Browsing named entities in The Photographic History of The Civil War: in ten volumes, Thousands of Scenes Photographed 1861-65, with Text by many Special Authorities, Volume 7: Prisons and Hospitals. (ed. Francis Trevelyan Miller). You can also browse the collection for Fort Delaware (Delaware, United States) or search for Fort Delaware (Delaware, United States) in all documents.

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ile in the East the forts along the seaboard, including Fort Warren in Boston Harbor, Forts Lafayette and Columbus at New York, Fort McHenry in Chesapeake Bay, Fort Delaware in the Delaware River, and the Old Capitol at Washington, were converted into prisons. In Richmond, tobacco-factories which could be transformed with comparate war went on, it was found that such accommodations were entirely inadequate. The capacity of the forts along the seaboard was limited, with the exception of Fort Delaware, and besides they were soon full of political prisoners. Fort Warren, in Boston Harbor, sheltered a number of Confederate privates during the first year of thcks, at Elmira, New York. The Gratiot Street Prison in St. Louis had been an old medical college, and Myrtle Street Prison had been used as a negro market. Fort Delaware, on an island in the Delaware River, had been constructed by General McClellan while a member of the Engineer Corps. A dike kept out the tide which would othe
citizens suspected of disloyalty. The number of the latter was large at times, as probably a majority of the citizens of Maryland was Southern in sympathy. Fort Delaware, in the Delaware River, held prisoners of state and officers also within the fort, but it is better known as a place of confinement for private soldiers. Barrs very high. He was appointed brevet brigadier-general of volunteers March 13, 1865. Brigadier-General Albin Schoepf, a Hungarian refugee, held the command of Fort Delaware until he was mustered out, January 15, 1866. No prison was so dreaded in the South as this, where the poorly constructed barracks, several feet below the leveh most of the men lay was also damp. The commandant was changed several times, and conditions were never entirely satisfactory to the medical officers. As at Fort Delaware, negro troops formed a part of the guard. Belle Isle was an island in the James River, near Richmond, used after 1862 for the confinement of non-commissione
the pier to a boat waiting to take them down the James. The opposite shore can dimly be seen on the left of the picture. Here as on the following page, in front of Aiken's mill, appears a martin-box. released every Federal prisoner in the South, while leaving thousands of Confederates in confinement. With the practical cessation of exchanges came much complaint upon both sides. The hardships of Salisbury, Libby, and Belle Isle are, of course, better known by the North than those of Fort Delaware, Alton, and Camp Morton. But in Southern experiences and reminiscences, perhaps as many complaints of insufficient food and clothing and of cruel treatment can be found as on the other side up to the summer of 1863. The Federal officials in control of the matter refused to complete the exchange of those whose paroles had been given, or to exchange the Vicksburg and Port Hudson prisoners. Colonel Ould, however, finally declared them exchanged, regardless of the approval of the Federa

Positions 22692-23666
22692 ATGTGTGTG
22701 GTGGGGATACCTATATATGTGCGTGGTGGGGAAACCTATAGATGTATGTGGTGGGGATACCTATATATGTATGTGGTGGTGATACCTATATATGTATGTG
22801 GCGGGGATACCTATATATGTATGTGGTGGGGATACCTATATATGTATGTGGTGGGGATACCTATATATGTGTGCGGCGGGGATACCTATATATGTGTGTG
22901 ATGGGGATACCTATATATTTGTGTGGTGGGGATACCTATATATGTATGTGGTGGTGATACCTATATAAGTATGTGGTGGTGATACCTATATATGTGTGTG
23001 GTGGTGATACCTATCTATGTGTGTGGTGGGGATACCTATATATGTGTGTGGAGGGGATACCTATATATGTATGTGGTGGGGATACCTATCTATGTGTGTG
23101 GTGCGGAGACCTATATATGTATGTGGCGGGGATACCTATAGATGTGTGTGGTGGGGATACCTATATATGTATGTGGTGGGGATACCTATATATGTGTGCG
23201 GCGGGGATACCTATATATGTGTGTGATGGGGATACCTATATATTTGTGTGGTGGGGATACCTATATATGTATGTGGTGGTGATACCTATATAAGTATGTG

arrived at Aiken's Landing, on the James River, they met a number of prisoners released from Fort Delaware, where conditions seem to have been quite different from those at Fort Warren. To quote Hun trooped slowly over the gangplank, looking like the vanguard of the Resurrection, were from Fort Delaware. Scores seemed to be ill; many were suffering from the scurvy, while all bore marks of sevetronghold on Morris Island. In retaliation, six hundred Confederate officers were sent from Fort Delaware and placed in a stockade on Morris Island under the fire of the Confederate guns. Little orficers were placed on the steamer Crescent, August 20, 1864, and started for Charleston from Fort Delaware. When they arrived, the stockade built for their prison on Morris Island under fire of the e city was still inhabited. In retaliation, six hundred Confederate officers were sent from Fort Delaware to Morris Island, and there confined in a stockade in front of the Federal lines, where the
reasoning of Chief Justice Taney in the Merryman case, was published in the newspapers and received a wide circulation. In the spring term of 1862, while on the bench at Easton, he was arrested by J. L. McPhail, deputy provost-marshal of Baltimore. Refusing to recognize the authority of the provostmar-shal, and resisting arrest, he was taken by force and beaten about the head and face. After confinement for a time in Fort McHenry, he was transferred to Fort Lafayette, and then to Fort Delaware. He constantly demanded that he be furnished with a copy of the charges against him or be brought to trial. Neither was ever done, but he was unconditionally released on December 4, 1862, and as his place on the bench had not been filled, he returned to his duties. Undaunted by his experiences, he again charged the grand jury to bring indictments against the instruments of these arrests, but the vigorous action of the United States authorities had convinced the people that opposition